A recent report documents no less than 250 cases of sexual abuse by United Nation soldiers stationed in Haiti between 2007 and 2014. Many of the survivors of the abuse were children as young as 11 years old. These children and women were often pressured to have sex in exchange for food or money by soldiers who were stationed under the pretext of a peacemaking mission known as the United Nations Stabilization Mission in Haiti (MINUSTAH).
MINUSTAH was a program developed by the UN ostensibly to stabilize Haiti politically and to combat “organized crime.” Despite its justification as a humanitarian effort, the military intervention itself has provoked new layers of instability in the country. Occupation forces have been accused of unlawful deaths, rape, and sexual abuse, and the new study suggests that such abuse is not just incidental, but widespread and endemic.
Sabine Lee of the University of Birmingham and Susan Bartels of Queen’s University conducted interviews on 2,500 residents in areas occupied by UN personnel. The study discovered that 265 or 10% of the 2,500 people interviewed had been sexually abused by UN troops. While there is no way to know exactly how many cases of sexual abuse and rape have been committed by UN forces, the 10% rate reported by Lee suggests that thousands of Haitians have likely been subject to such abuse. According to the report soldiers systematically used their power over desperate, helpless people for their satisfaction by offering money or food in exchange for sex. Many of the victims contracted HIV due to these encounters and many others became pregnant.
In the cases where these girls and women demanded assistance for their children, the UN and the fathers ignored them. When news surfaced of the perpetrators’ paternity, the UN’s typical response was to change their post or repatriate them entirely. The UN has refused to perform DNA tests on the soldiers, effectively protecting them from their economic responsibilities, but also, most importantly, shielding them from any legal action against them.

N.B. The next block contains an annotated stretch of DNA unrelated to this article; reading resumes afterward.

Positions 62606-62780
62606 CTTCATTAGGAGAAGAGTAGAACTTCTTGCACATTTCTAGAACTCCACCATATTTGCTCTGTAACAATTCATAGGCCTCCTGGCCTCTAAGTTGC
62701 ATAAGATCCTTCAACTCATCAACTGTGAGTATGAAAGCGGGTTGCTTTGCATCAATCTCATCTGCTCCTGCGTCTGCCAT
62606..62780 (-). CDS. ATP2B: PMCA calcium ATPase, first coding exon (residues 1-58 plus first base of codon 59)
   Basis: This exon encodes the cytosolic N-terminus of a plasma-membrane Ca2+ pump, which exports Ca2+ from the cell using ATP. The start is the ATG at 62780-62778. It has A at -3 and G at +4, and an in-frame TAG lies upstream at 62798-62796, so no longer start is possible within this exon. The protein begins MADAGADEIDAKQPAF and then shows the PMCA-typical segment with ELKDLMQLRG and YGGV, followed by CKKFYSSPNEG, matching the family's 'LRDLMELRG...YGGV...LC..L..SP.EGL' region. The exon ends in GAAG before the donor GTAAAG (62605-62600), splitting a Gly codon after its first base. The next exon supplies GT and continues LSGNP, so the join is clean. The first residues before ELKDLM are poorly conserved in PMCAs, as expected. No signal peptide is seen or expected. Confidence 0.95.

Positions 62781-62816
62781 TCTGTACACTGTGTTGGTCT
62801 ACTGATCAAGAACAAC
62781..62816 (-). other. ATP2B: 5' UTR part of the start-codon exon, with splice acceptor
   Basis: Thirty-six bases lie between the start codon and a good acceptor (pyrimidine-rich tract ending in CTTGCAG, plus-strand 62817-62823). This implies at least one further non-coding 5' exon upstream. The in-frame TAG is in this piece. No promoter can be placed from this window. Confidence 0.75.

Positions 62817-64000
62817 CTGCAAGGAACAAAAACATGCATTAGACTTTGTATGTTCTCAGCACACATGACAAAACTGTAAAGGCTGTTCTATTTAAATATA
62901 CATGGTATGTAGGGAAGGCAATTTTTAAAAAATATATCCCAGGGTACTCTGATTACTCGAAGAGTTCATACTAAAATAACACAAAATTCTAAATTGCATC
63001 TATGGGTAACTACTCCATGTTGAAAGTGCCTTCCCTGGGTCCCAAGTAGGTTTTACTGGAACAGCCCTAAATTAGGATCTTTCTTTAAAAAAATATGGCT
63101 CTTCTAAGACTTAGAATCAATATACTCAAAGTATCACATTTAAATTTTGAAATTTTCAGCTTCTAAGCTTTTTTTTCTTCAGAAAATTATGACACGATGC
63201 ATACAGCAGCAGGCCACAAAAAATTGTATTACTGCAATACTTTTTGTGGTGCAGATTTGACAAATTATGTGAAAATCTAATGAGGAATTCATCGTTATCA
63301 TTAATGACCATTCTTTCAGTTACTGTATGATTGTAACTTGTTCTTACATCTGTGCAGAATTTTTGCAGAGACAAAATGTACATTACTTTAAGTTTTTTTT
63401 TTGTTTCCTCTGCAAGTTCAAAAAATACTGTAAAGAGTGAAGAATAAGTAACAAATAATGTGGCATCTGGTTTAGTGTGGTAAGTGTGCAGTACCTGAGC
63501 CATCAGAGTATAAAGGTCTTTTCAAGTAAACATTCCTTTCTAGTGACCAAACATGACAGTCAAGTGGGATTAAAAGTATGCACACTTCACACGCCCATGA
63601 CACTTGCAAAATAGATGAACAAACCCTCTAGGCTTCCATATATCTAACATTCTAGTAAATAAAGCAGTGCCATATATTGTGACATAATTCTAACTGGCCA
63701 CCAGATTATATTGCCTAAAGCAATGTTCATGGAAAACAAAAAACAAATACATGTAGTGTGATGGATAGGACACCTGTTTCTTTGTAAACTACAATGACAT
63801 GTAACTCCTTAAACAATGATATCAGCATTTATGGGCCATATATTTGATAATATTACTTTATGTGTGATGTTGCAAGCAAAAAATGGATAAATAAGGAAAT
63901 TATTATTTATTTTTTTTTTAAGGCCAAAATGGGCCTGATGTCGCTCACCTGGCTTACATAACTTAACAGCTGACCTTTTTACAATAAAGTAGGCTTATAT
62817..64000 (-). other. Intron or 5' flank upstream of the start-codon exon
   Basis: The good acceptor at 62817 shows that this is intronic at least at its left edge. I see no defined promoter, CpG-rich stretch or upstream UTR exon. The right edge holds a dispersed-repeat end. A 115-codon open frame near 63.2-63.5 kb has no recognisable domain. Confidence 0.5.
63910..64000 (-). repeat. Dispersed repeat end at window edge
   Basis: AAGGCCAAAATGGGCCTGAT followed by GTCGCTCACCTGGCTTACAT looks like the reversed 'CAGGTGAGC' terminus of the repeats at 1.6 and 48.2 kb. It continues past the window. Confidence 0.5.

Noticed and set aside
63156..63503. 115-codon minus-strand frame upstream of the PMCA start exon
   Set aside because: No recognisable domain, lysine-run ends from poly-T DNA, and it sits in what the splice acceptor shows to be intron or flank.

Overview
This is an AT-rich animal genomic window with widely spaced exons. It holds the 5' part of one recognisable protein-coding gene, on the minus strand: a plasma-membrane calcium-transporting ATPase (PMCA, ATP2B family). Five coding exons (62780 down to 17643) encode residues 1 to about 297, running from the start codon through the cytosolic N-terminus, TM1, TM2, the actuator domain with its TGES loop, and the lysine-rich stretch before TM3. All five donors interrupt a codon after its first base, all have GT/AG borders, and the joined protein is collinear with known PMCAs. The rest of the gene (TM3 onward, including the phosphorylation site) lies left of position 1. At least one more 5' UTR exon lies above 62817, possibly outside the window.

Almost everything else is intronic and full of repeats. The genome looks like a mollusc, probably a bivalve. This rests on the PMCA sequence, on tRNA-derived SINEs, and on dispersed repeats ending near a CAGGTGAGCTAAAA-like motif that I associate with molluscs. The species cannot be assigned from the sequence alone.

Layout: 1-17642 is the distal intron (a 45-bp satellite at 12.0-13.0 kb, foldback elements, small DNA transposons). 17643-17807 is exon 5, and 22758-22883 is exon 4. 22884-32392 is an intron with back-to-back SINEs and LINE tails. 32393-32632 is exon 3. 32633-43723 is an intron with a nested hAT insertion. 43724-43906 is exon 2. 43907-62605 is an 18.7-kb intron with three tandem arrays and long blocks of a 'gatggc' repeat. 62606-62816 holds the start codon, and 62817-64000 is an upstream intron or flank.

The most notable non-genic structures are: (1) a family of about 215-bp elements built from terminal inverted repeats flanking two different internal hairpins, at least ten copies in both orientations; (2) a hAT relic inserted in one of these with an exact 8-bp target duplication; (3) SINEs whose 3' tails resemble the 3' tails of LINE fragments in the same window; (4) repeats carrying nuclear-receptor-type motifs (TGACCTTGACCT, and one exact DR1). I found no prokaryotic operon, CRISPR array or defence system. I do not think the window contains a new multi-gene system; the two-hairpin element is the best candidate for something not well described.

The UN refuses to take responsibility for its actions, resulting in the further destabilization of the nation by creating a scenario of greater poverty and despair in an already impoverished nation. The victims of sexual abuse who now have children often don’t receive help from their families in Haiti due to social prejudice against out-of-wedlock sex, and many of them can barely afford to feed themselves and their children. The girls also can no longer go to school because of the financial pressure they are under.
The UN’s “peacekeeping” mission has been consistent with the experience of any other imperialist intervention in a semicolonial country. It has brought suffering to its people, exacerbated poverty, and ravaged their communities with violence and abuse. Like the sexual and physical abuse brought to Iraq with Abu Ghraib, or the state sanctioned violence in Guantanamo Bay, imperialist forces led by the US professed peace and stability, but have only brought suffering and more oppression.
As the mass uprisings in Haiti continue, it is important for the working class in the United States and anywhere else to call for the total withdrawal of UN troops and to stand in solidarity with Haitian workers and protesters. They are fighting against years of racist subjugation and capitalist plunder with the ferocity that dates back to the Haitian revolution- reviving the words of Jean Jacques Dessalines “Liberté ou la mort.”